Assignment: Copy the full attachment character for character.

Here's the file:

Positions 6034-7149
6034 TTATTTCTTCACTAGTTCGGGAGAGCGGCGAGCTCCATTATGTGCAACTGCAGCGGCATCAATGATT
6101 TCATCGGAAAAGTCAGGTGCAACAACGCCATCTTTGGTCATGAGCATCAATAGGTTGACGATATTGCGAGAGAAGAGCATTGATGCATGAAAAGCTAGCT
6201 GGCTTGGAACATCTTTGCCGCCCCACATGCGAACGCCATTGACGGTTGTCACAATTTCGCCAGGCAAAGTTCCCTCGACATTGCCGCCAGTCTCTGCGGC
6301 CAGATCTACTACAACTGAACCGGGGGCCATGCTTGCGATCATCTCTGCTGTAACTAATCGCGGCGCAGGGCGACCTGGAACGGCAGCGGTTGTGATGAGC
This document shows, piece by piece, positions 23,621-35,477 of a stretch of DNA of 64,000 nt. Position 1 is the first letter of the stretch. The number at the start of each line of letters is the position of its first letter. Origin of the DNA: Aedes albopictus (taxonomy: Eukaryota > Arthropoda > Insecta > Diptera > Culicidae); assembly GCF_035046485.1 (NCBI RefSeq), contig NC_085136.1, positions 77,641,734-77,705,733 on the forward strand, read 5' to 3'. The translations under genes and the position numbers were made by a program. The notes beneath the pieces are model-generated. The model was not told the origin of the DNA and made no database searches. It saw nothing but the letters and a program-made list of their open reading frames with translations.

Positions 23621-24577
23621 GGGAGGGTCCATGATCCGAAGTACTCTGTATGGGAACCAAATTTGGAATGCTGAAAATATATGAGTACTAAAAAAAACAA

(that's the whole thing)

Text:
Positions 6034-7149
6034 TTATTTCTTCACTAGTTCGGGAGAGCGGCGAGCTCCATTATGTGCAACTGCAGCGGCATCAATGATT
6101 TCATCGGAAAAGTCAGGTGCAACAACGCCATCTTTGGTCATGAGCATCAATAGGTTGACGATATTGCGAGAGAAGAGCATTGATGCATGAAAAGCTAGCT
6201 GGCTTGGAACATCTTTGCCGCCCCACATGCGAACGCCATTGACGGTTGTCACAATTTCGCCAGGCAAAGTTCCCTCGACATTGCCGCCAGTCTCTGCGGC
6301 CAGATCTACTACAACTGAACCGGGGGCCATGCTTGCGATCATCTCTGCTGTAACTAATCGCGGCGCAGGGCGACCTGGAACGGCAGCGGTTGTGATGAGC
This document shows, piece by piece, positions 23,621-35,477 of a stretch of DNA of 64,000 nt. Position 1 is the first letter of the stretch. The number at the start of each line of letters is the position of its first letter. Origin of the DNA: Aedes albopictus (taxonomy: Eukaryota > Arthropoda > Insecta > Diptera > Culicidae); assembly GCF_035046485.1 (NCBI RefSeq), contig NC_085136.1, positions 77,641,734-77,705,733 on the forward strand, read 5' to 3'. The translations under genes and the position numbers were made by a program. The notes beneath the pieces are model-generated. The model was not told the origin of the DNA and made no database searches. It saw nothing but the letters and a program-made list of their open reading frames with translations.

Positions 23621-24577
23621 GGGAGGGTCCATGATCCGAAGTACTCTGTATGGGAACCAAATTTGGAATGCTGAAAATATATGAGTACTAAAAAAAACAA